5.)  Easier to access 110v charger.  THANK YOU!! (It now is housed in a side storage area and the unit is much smaller.  See below.  It was a big pain in the butt when you had things In the trunk to get the charge cable out when it used to be below the trunk.  (It meant that you had to empty out the trunk and lift up the whole trunk floor to get at it).  Now it’s in a much better place.

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6.)  They replaced the stock Goodyear tires with more “normal” tires.  Why?  Well as I already found out, the stock Goodyear tires have the inconvenient tendency of getting flats more frequently and wearing out a little quicker than standard tires.  They were also a little noisier on the road than other ties and were expensive to replace.  The new tires are a little less efficient, but better in all other respects.  And with them you’ll still get your 50 miles EV.

7.)  There is regen on demand from the ELR (where you can slow the Volt down with paddles behind the steering wheel without using your friction brakes.  I think this is a very under-rated feature.  Having an ELR with regen on demand is really cool.  Only way to really appreciate it is to use it.   BTW:  Because the Volt weighs less than the ELR, the regen on demand actually slows the car faster, which should make it a lot more useful.

Q3:  How much will it cost?

A3:  Not released yet – which means they are gauging people’s reaction to see what the market will support  (at least they are doing this v.s. throwing out an insane price like they did for the ELR.  But if I were to guess (I guess right about the 50 miles of range after all) I’d say that GM won’t cut the price significantly over the best  Volt pricing today given that it’s a better car, but that it will match the current “best” deal on a Volt right now.  Today, you can get a relatively loaded Volt for about $40k before incentives and a base model for $32k.  I’m going to guess $39k for fully loaded (LTZ model) and $31k for a regular LT Model.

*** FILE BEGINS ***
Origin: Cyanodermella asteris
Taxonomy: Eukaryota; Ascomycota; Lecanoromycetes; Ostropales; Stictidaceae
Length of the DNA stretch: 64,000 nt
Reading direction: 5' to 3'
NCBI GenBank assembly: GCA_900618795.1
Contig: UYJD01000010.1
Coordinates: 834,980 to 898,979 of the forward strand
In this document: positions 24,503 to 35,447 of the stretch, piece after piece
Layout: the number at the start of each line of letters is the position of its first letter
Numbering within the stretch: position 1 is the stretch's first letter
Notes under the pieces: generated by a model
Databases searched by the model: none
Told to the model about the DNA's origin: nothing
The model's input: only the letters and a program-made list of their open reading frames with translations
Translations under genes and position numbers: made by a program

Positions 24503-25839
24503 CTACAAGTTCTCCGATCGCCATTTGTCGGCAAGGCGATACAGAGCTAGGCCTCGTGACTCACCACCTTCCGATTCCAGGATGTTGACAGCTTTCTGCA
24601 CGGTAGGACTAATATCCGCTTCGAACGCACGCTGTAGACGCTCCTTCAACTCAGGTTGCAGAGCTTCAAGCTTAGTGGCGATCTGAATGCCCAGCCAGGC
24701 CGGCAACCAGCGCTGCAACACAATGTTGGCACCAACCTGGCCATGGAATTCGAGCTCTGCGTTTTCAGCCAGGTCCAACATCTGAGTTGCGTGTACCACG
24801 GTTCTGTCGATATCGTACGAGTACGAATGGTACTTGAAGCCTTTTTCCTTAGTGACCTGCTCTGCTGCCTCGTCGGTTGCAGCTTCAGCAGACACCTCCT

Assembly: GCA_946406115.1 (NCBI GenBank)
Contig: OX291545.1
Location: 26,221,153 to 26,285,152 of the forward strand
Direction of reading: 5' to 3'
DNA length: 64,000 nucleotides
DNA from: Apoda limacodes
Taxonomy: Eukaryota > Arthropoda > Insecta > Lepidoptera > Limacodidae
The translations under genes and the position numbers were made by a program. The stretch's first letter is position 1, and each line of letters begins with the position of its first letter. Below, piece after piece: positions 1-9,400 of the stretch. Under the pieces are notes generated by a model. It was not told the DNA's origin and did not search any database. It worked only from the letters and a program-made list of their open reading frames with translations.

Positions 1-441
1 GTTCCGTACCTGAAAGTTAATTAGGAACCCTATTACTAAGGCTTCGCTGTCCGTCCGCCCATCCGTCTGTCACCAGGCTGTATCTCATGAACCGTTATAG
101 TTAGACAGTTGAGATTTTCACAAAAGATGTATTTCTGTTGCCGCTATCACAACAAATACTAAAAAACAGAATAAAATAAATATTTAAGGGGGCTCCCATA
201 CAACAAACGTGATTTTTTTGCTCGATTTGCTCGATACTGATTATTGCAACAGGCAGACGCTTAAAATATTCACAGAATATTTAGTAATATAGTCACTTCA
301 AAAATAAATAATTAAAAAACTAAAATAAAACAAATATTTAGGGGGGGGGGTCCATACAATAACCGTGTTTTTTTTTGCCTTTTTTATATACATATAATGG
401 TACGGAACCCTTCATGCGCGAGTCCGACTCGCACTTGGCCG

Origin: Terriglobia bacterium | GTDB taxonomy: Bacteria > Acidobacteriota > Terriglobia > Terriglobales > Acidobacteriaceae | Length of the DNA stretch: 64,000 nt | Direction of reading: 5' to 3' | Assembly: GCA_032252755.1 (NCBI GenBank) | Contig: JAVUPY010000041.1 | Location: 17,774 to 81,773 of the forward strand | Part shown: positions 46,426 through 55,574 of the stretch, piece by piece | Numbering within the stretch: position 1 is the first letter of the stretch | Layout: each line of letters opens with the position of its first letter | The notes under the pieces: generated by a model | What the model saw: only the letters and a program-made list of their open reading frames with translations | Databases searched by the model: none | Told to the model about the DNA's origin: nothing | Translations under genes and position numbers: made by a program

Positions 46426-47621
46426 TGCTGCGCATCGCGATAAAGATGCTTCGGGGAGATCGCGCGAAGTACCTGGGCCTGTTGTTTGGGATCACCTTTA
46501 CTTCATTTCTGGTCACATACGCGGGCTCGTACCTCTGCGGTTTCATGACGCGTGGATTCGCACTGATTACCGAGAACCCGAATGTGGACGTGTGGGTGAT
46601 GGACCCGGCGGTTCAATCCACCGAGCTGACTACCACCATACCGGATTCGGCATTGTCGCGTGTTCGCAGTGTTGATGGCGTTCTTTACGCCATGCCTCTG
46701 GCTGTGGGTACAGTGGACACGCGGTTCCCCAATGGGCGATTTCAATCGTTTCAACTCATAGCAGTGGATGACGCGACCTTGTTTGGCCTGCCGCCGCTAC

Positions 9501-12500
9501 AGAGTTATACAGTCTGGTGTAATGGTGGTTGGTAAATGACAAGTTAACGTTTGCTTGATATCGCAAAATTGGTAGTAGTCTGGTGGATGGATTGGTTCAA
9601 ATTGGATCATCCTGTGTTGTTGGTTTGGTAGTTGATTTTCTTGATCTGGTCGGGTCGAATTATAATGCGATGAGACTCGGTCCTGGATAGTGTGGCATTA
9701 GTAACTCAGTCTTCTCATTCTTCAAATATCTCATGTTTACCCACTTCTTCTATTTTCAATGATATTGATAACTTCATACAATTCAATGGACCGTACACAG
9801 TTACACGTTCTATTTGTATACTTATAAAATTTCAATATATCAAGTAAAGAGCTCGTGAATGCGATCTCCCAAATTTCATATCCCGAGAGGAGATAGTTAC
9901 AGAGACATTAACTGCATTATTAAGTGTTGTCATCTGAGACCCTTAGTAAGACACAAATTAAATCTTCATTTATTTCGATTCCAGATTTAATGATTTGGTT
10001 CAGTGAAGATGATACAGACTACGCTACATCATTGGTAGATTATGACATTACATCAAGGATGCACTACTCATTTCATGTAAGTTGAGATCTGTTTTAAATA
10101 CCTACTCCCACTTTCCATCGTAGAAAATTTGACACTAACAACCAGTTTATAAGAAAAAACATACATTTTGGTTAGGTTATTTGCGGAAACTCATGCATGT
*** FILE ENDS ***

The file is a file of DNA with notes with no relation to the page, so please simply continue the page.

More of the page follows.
Questions? or your own 2 cents on what’s happened with the new Volt?  I probably have answers, just haven’t though to ask them yet.  Post your comment and I’ll try to get them answered!

2 Responses to “The All New 2016 Chevy Volt – Interviews with the Designers and Engineers”

  1. Thomas J. Thias says:

    Thanks for your great report. I tried to pull NAIASDetroit Press Days Credentials, reporting and publishing on my Twitter Electric Fueled Vehicle, Sustainability and Renewable Energy Feed, @AmazingChevVolt, but was unsucessful.

    Lol, get a load of who follows/suscribes to my Twitter, News/Opinion Feed. This was my arguement to NAIASDetroit Press Department.

    Still…

    Great time during Industry Preview Days on Thursday, 01.15.2015.

    My 2012 Chevy Volt Extended Range Electric Vehicle just passed 38,000 miles and I am over 550 Mpg Per OnStar data.

    Link Goes To My Volt Stats Dot Com Data Page-

    http://www.voltstats.net/Stats/Details/1068

    Great stuff, my friend! Your article is giong out in my next Tweet!

    Best-

    Thomas J. Thias

    Sundance Chevrolet Inc.

    517-749-0532

    https://twitter.com/AmazingChevVolt

  2. Bill Strom says:

    Why does Chevy continue to only have a 3.2Kw charger. Most of the other electric cars are twice that. It is inconvenient to wait 4 hours to charge when at a public charger. I can’t believe more people wouldn’t want the Volt to charge faster when the technology is there.